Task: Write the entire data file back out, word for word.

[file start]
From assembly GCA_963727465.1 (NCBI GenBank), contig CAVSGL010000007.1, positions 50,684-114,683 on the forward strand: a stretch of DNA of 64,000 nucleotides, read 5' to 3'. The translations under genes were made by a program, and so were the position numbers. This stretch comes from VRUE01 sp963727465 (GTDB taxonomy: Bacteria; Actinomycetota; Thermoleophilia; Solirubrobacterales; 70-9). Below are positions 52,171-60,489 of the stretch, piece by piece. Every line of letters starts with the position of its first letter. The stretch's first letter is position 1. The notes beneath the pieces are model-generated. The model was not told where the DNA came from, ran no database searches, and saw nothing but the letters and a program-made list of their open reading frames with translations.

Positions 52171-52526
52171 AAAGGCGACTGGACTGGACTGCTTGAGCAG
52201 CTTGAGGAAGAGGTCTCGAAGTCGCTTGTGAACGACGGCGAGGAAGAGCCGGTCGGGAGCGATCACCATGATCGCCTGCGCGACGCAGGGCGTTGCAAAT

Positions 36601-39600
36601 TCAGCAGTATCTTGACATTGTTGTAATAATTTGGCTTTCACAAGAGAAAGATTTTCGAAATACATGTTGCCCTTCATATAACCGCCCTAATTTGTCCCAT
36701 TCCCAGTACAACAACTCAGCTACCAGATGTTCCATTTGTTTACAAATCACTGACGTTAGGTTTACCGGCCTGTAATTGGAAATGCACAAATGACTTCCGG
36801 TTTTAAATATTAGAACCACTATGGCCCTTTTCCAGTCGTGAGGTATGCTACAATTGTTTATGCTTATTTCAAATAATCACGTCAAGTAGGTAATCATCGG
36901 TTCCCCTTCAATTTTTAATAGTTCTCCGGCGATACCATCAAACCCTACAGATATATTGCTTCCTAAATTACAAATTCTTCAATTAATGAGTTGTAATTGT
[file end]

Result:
From assembly GCA_963727465.1 (NCBI GenBank), contig CAVSGL010000007.1, positions 50,684-114,683 on the forward strand: a stretch of DNA of 64,000 nucleotides, read 5' to 3'. The translations under genes were made by a program, and so were the position numbers. This stretch comes from VRUE01 sp963727465 (GTDB taxonomy: Bacteria; Actinomycetota; Thermoleophilia; Solirubrobacterales; 70-9). Below are positions 52,171-60,489 of the stretch, piece by piece. Every line of letters starts with the position of its first letter. The stretch's first letter is position 1. The notes beneath the pieces are model-generated. The model was not told where the DNA came from, ran no database searches, and saw nothing but the letters and a program-made list of their open reading frames with translations.

Positions 52171-52526
52171 AAAGGCGACTGGACTGGACTGCTTGAGCAG
52201 CTTGAGGAAGAGGTCTCGAAGTCGCTTGTGAACGACGGCGAGGAAGAGCCGGTCGGGAGCGATCACCATGATCGCCTGCGCGACGCAGGGCGTTGCAAAT

Positions 36601-39600
36601 TCAGCAGTATCTTGACATTGTTGTAATAATTTGGCTTTCACAAGAGAAAGATTTTCGAAATACATGTTGCCCTTCATATAACCGCCCTAATTTGTCCCAT
36701 TCCCAGTACAACAACTCAGCTACCAGATGTTCCATTTGTTTACAAATCACTGACGTTAGGTTTACCGGCCTGTAATTGGAAATGCACAAATGACTTCCGG
36801 TTTTAAATATTAGAACCACTATGGCCCTTTTCCAGTCGTGAGGTATGCTACAATTGTTTATGCTTATTTCAAATAATCACGTCAAGTAGGTAATCATCGG
36901 TTCCCCTTCAATTTTTAATAGTTCTCCGGCGATACCATCAAACCCTACAGATATATTGCTTCCTAAATTACAAATTCTTCAATTAATGAGTTGTAATTGT